• The residential school must comply with the procedures for the protection of students in section 490(5)14 of the Social Services Law and cooperate with any investigation conducted by the Justice Center.
  • If the investigation of the abuse/neglect allegation is not conducted by the Justice Center, the out-of-State residential school must forward the findings of the investigation that was conducted by the applicable agency in the state in which the school is located to the Justice Center, SED, the CSE and the social services district in NYS not later than 90 days from the report of the allegation15.
  • Failure to comply with the above requirements is grounds for revocation of approval to accept new admissions of NYS students or termination of private school approval.      

In addition to the above requirements, out-of-State residential schools must also comply with the provisions in section 200.15 of the Regulations of the Commissioner of Education relating to: personnel screening procedures, personnel qualifications, staff supervision, reporting deaths, safety procedures, supporting requests for information from the Justice Center and SED, reporting to the Justice Center the resignation or termination of a subject of a report of alleged abuse or neglect while an investigation is pending, plans of prevention and remediation, staff training, staff orientation procedures regarding the protection of students from reportable incidents, instruction of students, and access to records and schools.

Note:
Additional information on the requirements relating to out-of-State residential schools is available in the Justice Center’s Frequently Asked Questions - Out-of-State Placement: http://www.justicecenter.ny.gov/investigations-prosecution/vcpr/hotline/oosp-faqexternal link.

Section 200.15(h) – Staff Training

No substantive changes were made to section 200.15(h) of the Regulations of the Commissioner of Education (formally section 200.15(f)) relating to staff training.  Residential schools must provide, or ensure the provision of, child abuse prevention and identification training to all administrators, employees and volunteers on a regular, but at least annual, basis.  The purpose of such training must be to increase the participants' level of awareness, encourage positive attitudes and enhance knowledge and skill development in areas including, but not limited to, the following:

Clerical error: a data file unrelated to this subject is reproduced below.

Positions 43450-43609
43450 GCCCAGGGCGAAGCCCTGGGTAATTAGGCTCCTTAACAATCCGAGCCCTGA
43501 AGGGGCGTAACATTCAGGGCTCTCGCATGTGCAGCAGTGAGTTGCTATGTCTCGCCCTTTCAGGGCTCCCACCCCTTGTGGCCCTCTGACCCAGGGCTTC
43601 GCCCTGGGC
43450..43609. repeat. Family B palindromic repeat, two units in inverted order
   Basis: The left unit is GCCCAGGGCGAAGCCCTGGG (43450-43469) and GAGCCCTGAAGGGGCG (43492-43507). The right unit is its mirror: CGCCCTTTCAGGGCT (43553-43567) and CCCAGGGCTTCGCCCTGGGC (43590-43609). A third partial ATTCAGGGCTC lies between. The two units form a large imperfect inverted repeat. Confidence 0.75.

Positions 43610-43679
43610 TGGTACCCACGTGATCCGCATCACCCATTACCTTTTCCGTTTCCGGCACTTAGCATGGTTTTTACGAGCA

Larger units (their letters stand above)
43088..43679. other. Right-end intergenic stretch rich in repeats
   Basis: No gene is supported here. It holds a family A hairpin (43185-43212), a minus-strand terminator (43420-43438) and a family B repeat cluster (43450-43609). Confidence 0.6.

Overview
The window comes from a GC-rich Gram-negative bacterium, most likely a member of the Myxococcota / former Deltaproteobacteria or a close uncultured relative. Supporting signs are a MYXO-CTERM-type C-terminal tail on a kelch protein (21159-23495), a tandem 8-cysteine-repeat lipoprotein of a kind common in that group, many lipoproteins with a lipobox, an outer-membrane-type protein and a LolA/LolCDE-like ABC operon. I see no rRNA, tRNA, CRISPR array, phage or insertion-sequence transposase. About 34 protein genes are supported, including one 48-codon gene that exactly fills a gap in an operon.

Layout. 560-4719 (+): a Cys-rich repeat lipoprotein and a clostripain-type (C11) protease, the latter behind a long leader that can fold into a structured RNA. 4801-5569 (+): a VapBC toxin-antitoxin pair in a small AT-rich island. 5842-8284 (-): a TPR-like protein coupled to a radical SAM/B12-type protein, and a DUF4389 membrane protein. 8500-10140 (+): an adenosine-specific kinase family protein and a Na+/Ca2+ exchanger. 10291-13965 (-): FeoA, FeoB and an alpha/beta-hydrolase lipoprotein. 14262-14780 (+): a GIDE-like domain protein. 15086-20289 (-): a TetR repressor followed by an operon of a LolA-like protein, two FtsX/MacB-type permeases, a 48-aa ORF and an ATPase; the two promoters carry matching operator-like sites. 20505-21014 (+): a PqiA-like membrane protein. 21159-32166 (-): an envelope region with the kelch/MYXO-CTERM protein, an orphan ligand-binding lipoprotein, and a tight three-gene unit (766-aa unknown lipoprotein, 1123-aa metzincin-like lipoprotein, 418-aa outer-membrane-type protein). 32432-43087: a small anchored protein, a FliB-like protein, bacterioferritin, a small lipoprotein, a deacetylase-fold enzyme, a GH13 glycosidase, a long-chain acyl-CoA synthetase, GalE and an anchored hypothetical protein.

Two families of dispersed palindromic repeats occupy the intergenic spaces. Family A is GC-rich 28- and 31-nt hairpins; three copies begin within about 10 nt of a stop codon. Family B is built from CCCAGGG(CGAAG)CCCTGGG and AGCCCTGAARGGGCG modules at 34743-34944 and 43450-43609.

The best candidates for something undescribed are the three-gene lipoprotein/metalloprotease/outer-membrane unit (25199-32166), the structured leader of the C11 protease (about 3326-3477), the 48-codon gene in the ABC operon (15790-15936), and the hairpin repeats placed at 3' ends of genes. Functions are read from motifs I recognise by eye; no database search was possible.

• child abuse prevention and identification;
  • safety and security procedures;
  • principles of child development;
  • characteristics of children in care;
  • techniques of group and child management, including crisis intervention and appropriate restraint training;
  • laws, regulations and procedures, including appropriate reporting responsibilities, governing the protection of students from reportable incidents; and
  • any relevant information provided by SED.

Note
The Justice Center’s Mandated Reporter Training Webinar (http://www.justicecenter.ny.gov/investigations-prosecution/vcpr/mandated-reporter/webinar), which provides mandated reporters with an overview of their legal duties under Chapter 501 to report abuse, neglect and significant incidents, may be used by residential schools for the internal training of staff.   A copy of the PowerPoint used in the webinar is available http://www.p12.nysed.gov/specialed/justicecenter/home.html.

Sections 200.7(b)(3) & 200.15(i) – Code of Conduct and Staff Orientation

Section 200.15(i) of the Regulations of the Commissioner of Education (formally section 200.15(g)), requires residential schools to provide each new employee or volunteer, immediately upon commencement of duties, an orientation to the procedures of the school and the policies and procedures of SED regarding the protection of students from reportable incidents.

Sections 200.7(b)(3) and 200.15(i) of the Regulations of the Commissioner of Education have been amended to add the following requirements relating to the staff code of conduct:

  • The staff code of conduct developed by the Justice Center governs the conduct of custodians with respect to the safety, dignity and welfare of students attending in-State residential schools.
  • Each custodian, at the time of initial employment and at least annually thereafter, must be provided with a copy of the staff code of conduct developed by the Justice Center.
  • Each custodian must acknowledge that he or she has read and understands the staff code of conduct.
  • The staff code of conduct is enforceable consistent with appropriate collective bargaining agreements.

Notes:

  • A copy of the Code of Conduct for Custodians of People with Special Needs developed by the Justice Center and the corresponding cover letter is available at http://www.justicecenter.ny.gov/investigations-prosecution/code-conduct/cover-letterexternal link.